If you’re a regular reader around here, you probably remember my fundraiser for getting more “boots on the ground” coverage and product reviews. I didn’t raise what I had hoped to raise, but still had a pretty successful Indiegogo campaign. In this article, I’m going to give readers an update on how this project is going and how the first test trip went.
Building My Own Trailer
While I’d love to have a Rivian, F-150 Lightning, or a Silverado EV to pull gear around with, none of those options are in the cards. They’re either too costly, and in the case of the Silverado, not available to mere mortals (but available to corporate fleets in limited numbers). So, I’m using my Chevy Bolt EUV, equipped with a Torklift EcoHitch, to pull a small trailer loaded with “glamping” gear instead of a larger vehicle to haul a camper.
Instead of buying a trailer from a trailer manufacturer, I did what many people on a small budget do: I started with a Harbor Freight trailer. They’re cheap, they have a lightweight aluminum frame, and they’re sturdy enough for lighter loads. I couldn’t find one in stock at any of the closest stores, but saw on the website that a location an hour’s drive away had one in stock. But, it turned out that they didn’t, and I spent weeks failing to find a new one.
So, I had to go used. The used one I could find was next-to-new, but the owner didn’t have all of the paperwork. Then, I found out the state didn’t like what little paperwork I had, and the trailer would have to go through a six-month process to get a title and a license plate. So, I had to part the trailer out, buy some parts from a different trailer, add in some new parts from Harbor Freight and Home Depot, and show up at the MVD with a trailer that was legally a different one. After weeks of hassle, I finally had a trailer with a license plate.
I then got to work building a wood box on the trailer. While I’d like to say that I used composites or otherwise did something cool to save weight, I was already behind schedule on this by like two months, so I had to think faster. I built an old-school balloon frame wood box, but stuck with smaller studs and thinner plywood. This required lots and lots of pilot holes to avoid splitting the thinner wood, but I still ended up with a strong box (I added some further reinforcement after this photo was taken:
I couldn’t build the most aerodynamically efficient box, but I did build it so it mostly tucked in behind the Bolt EUV’s shape. Unlike a Tesla Model X or Y, the Bolt EUV has a much higher roofline in the back, which is generally bad for aero, but in this case, it left more room for the trailer box in the vacuum zone behind the car.
The end result is a trailer I can still move around by hand, even with all of the camping gear loaded inside. In my road testing, the vehicle’s dashboard reported an average of 2.2 miles/kWh at 70 MPH. A Better Routeplanner (ABRP) showed a “reference number” (that’s supposed to represent perfectly flat ground, ideal conditions, 65 MPH) of 2.57 miles/kWh based on OBD-II energy usage data it collects. This made for a reference figure about 15% less efficient than the vehicle is unloaded, which is pretty impressive for pulling a trailer.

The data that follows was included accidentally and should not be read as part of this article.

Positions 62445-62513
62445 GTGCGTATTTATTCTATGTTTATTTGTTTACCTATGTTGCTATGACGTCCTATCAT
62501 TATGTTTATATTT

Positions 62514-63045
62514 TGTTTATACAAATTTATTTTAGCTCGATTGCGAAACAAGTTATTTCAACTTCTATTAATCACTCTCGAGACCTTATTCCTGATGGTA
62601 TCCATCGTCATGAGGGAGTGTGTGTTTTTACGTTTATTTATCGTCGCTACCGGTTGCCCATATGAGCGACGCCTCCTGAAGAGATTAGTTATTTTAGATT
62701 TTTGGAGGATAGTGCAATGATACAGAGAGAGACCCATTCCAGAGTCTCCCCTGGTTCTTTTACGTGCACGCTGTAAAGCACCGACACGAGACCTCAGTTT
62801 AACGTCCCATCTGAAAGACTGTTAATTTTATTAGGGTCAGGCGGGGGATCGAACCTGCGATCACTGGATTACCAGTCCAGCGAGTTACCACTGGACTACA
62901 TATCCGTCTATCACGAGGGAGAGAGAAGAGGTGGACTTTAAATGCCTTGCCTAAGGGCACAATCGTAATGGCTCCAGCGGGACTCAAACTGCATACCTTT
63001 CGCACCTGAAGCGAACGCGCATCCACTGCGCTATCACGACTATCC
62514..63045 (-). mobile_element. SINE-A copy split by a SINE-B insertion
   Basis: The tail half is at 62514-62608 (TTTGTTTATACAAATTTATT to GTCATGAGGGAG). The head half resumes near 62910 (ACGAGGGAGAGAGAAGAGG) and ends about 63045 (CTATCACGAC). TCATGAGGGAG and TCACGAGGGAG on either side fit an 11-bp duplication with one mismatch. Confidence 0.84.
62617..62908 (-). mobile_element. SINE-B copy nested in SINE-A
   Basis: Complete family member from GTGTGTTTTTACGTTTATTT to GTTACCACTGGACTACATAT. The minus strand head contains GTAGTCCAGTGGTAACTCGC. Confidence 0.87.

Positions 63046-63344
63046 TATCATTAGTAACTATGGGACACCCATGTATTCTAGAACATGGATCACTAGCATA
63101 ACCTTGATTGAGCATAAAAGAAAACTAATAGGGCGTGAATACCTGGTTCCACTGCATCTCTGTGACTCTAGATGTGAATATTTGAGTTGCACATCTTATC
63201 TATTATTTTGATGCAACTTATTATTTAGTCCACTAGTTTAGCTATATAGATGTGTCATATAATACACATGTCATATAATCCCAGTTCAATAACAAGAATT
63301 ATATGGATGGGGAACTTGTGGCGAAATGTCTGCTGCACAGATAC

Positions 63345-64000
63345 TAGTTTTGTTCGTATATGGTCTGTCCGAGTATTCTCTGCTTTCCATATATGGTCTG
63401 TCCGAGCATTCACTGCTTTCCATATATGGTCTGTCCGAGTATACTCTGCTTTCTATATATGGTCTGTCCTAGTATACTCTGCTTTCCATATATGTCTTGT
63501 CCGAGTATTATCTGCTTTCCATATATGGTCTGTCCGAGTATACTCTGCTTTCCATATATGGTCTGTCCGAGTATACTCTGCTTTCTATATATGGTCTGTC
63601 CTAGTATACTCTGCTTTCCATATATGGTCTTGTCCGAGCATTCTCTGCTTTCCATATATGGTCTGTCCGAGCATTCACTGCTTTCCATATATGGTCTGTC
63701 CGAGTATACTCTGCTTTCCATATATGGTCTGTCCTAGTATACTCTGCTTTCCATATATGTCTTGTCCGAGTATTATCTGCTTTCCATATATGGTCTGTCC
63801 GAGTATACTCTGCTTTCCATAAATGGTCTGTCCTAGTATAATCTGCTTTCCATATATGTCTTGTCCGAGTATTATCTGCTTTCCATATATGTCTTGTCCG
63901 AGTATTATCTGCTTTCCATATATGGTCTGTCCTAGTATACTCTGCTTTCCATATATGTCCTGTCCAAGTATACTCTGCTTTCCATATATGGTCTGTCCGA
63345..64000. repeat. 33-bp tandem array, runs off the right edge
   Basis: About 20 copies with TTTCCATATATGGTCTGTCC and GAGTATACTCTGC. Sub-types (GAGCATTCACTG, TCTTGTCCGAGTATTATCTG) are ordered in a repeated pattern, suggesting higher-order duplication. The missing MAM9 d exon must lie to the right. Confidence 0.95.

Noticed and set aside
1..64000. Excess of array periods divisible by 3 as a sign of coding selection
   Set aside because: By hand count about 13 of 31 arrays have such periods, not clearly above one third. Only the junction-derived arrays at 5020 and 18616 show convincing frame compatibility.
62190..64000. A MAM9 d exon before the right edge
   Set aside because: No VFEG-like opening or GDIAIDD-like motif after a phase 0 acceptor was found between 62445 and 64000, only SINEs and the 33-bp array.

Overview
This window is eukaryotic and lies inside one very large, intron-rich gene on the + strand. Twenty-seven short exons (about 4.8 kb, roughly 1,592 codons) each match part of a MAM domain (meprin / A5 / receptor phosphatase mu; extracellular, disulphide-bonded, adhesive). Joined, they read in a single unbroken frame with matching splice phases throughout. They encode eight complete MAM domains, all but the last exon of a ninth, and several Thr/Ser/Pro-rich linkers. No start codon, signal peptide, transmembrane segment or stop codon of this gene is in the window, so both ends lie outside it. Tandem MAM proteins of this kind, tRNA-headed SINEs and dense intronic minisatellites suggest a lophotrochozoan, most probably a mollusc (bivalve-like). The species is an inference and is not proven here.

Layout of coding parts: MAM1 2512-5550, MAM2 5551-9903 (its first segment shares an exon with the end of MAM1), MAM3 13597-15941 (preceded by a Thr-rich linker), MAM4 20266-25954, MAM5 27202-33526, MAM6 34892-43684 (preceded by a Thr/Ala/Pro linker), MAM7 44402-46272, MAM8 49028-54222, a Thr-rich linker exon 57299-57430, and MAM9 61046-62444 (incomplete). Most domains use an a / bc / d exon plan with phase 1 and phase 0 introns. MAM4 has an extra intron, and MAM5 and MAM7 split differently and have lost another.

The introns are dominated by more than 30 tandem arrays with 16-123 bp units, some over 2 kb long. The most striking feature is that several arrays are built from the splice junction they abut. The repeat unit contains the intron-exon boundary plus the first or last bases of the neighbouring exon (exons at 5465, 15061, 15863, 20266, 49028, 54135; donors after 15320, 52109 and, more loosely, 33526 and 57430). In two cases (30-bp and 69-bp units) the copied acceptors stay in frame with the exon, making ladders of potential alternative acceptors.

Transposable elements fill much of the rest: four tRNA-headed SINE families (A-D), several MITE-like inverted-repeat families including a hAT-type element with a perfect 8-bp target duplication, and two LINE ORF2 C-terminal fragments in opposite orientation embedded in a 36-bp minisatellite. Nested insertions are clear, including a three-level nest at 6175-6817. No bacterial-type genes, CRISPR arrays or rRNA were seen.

As you can probably see in the above photo, there’s a big black tube on top of the wood box. That’s a 10 gallon Yakima Roadshower. If you’re not familiar with the Roadshower, it’s basically an aluminum tube with a black coating that you can put water in, and in good sun it serves as a solar water heater. It also has a Schrader valve you can use to pressurize the tank and get water pressure.
One other cool thing I was able to do is design a janky mechanism to keep the side door open and serve as a small awning. The rear door swings down to serve as a ramp for loading and unloading e-bikes, too! I’m eventually going to upgrade these doors to something better, but they work well for now. The box is also going to get a coat of cheap paint.
What I Loaded Inside
If you’re a regular reader, you probably saw that a lot of my recent articles were reviews, and some from the top of a 10,000-foot mountain with views for dozens of miles. Instead of telling readers all about each piece of gear, I’ll share some links to the gear I’ve already reviewed, and then get into the gear I haven’t reviewed yet.
One piece of gear that really came in handy was the EcoFlow Wave 2. While we were on top of a mountain, the conditions turned out to be pretty awful. Not only does more UV light fall on the tops of high mountains (thinner air), but the whole region was experiencing record heat. On the way up, I actually noticed temperatures climbing a we climbed the road to the top, which means there was a thermal inversion effect going on at night. Having air conditioning was great, even if we couldn’t power it all day and all night (more on that in a few).
Another vital piece of gear was the Trelino Evo L composting toilet. The area we camped in had a vault toilet, but who wants to put shoes on and walk a hundred yards in the dark (and, on trips other than this one, the cold)? Plus, this was just a test trip and we plan on doing future trips in places without bathrooms.
Another cool piece of kit we tested (but won’t be taking on all future trips) was the EuyBike S4 scrambler bike. The reason I share this is to point out that we’ve successfully taken a bike along to review in a scenic and challenging location. If you represent an e-bike manufacturer and want your bike, scooter, or other outdoor-oriented cleantech product tested someplace nice, be sure to reach out to our team.
Featured image by Jennifer Sensiba.
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